University of Michigan head football coach Jim Harbaugh’s full-throated support for American Sniper that united even Ohio State fans behind him divided his own campus, say the student leaders who pushed to ban the Academy Award-winning film at the Ann Arbor school.
“I personally believed the coach polarized campus,” Michigan senior Sumana Palle told Breitbart Sports. “This issue is not American versus un-American, it’s about the safety of Muslim students on campus. By having such a popular figure twist the issue into something it wasn’t about, I think he unintentionally framed the groups that spoke out against the screening of the film as un-American and anti-free speech.”
On Wednesday, a day after the University of Michigan agreed to pull a planned student screening of American Sniper, Harbaugh tweeted out his love for Chris Kyle and his country, and announced that he planned to show the film to his players. He added that “if that offends anybody then so be it!”
Miray Philips, a leader of the school’s Middle East and Arab Network majoring in psychology and sociology, told Breitbart Sports that the coach’s tweet provided “a clear example of how the university so blatantly values football over their student’s (especially minority student’s) voices.”
Soon after announcing the ban, the university reversed course. The school ultimately screened the film, alongside Paddington, for interested students on Friday evening. The Michigan Daily reports that while Paddington played to a mostly empty room, American Sniper attracted 100 students and no protest.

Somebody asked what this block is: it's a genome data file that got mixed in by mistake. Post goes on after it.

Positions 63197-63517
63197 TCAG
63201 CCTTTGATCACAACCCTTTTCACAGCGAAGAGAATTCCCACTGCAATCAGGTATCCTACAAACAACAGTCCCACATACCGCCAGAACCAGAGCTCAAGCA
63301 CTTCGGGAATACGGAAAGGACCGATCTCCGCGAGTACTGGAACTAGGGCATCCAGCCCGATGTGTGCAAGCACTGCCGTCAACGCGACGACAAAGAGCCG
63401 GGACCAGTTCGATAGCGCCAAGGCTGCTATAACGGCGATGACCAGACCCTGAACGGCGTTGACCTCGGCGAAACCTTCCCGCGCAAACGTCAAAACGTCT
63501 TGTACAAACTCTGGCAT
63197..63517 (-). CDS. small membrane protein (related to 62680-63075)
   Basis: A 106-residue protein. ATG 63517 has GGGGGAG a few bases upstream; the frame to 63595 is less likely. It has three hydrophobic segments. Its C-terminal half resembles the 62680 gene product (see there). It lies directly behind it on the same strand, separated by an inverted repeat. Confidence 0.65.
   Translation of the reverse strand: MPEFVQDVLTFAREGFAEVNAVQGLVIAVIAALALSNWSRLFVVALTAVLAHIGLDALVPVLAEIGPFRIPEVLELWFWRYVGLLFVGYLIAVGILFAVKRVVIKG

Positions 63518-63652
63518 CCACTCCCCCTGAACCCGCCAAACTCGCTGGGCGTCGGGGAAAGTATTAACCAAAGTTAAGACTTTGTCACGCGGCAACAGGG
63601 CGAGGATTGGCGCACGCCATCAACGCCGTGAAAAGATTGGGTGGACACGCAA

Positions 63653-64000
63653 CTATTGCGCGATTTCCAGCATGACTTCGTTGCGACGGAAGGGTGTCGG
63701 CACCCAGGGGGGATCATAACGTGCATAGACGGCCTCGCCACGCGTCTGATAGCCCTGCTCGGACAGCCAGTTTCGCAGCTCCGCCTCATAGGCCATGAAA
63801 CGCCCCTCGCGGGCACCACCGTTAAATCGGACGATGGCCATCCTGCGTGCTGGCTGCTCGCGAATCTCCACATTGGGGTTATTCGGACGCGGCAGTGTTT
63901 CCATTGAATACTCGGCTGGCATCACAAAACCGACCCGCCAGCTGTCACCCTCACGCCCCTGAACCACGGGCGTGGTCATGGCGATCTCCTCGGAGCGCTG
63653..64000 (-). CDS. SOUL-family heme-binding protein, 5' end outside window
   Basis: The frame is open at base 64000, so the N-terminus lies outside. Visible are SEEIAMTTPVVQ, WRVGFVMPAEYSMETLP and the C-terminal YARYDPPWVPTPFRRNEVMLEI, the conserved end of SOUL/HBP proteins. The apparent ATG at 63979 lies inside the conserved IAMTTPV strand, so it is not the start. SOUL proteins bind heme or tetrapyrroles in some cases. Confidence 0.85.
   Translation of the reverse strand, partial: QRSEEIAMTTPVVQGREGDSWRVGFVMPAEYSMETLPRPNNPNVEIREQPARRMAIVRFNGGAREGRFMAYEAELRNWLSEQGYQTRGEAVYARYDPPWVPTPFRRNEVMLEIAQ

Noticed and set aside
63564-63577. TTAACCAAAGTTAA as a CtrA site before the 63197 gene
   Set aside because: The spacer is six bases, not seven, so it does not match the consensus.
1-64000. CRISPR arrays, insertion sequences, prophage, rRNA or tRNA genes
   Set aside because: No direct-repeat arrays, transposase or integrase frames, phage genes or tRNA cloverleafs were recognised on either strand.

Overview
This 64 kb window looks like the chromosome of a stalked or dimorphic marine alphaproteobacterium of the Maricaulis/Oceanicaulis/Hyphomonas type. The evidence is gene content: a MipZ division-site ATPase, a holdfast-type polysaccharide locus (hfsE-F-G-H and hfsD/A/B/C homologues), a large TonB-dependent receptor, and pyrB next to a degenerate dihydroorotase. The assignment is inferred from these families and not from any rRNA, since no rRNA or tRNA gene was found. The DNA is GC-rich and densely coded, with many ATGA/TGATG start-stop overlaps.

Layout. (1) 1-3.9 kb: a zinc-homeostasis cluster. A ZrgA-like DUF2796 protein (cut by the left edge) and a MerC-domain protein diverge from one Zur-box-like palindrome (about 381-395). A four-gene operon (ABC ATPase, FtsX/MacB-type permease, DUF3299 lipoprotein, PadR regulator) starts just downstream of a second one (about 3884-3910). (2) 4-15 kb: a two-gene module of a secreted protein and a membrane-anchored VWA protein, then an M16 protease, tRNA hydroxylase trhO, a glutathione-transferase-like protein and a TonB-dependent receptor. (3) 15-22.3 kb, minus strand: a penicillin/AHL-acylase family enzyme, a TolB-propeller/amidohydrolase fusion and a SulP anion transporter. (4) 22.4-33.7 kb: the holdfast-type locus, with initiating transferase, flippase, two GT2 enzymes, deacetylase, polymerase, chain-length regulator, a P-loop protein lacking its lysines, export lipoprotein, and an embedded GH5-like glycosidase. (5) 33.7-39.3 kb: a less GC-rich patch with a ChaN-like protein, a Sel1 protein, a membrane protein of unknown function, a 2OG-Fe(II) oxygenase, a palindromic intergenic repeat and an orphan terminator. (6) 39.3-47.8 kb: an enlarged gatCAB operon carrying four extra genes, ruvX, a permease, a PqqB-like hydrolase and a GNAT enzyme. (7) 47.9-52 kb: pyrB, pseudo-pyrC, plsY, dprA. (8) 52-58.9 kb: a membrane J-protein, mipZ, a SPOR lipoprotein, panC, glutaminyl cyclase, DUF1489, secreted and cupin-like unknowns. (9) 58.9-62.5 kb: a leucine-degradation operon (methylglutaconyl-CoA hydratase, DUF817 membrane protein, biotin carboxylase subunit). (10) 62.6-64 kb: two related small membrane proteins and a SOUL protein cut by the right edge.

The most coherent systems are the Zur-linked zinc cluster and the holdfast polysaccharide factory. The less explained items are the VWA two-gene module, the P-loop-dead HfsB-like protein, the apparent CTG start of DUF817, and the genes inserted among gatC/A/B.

More than 25 campus organizations, including Students Allied for Freedom and Equality, Students for Choice, and Diversity Forum, voiced their objections to American Sniper by writing in a letter that “the film is nowhere near entertaining and, in fact, ennobles the dehumanization and systematic racism against” Muslims, Middle Easterners, and North Africans. The letter accused the university of “fostering a poisonously fearful environment for the free expression of Muslim and/or [Middle Eastern and North African] students” by responding to public outrage by playing the movie.
Student activists, including those unwilling to be quoted for this article, characterized the campus climate as unsafe for Muslim students in the wake of the controversy. The national figure weighing in on the local matter clearly sparked resentment among student activists fighting to block American Sniper.
Harbaugh, a former Wolverines quarterback so popular in Ann Arbor that he recently placed fourth in elections for student government president despite losing his eligibility for the office 28 years ago, now hears boos in the shadow of the Big House before coaching his first game.
Sumana Palle, a leader of the University of Michigan’s Shakti organization, which seeks “to build long-term, sustainable relationships with marginalized communities of color, with an emphasis on communities of color,” lamented that Harbaugh “made it a censorship issue.”
“No one was saying the film should be banned entirely,” the Michigan senior reasoned to Breitbart Sports. “People were saying that U-Mix [a weekend social outlet for students] was an inappropriate setting for it, which many people thought was a very reasonable thing. He made the request for safety seem crazy and un-American and unintentionally galvanized support against the students of color who expressed concern and that is not okay at all.”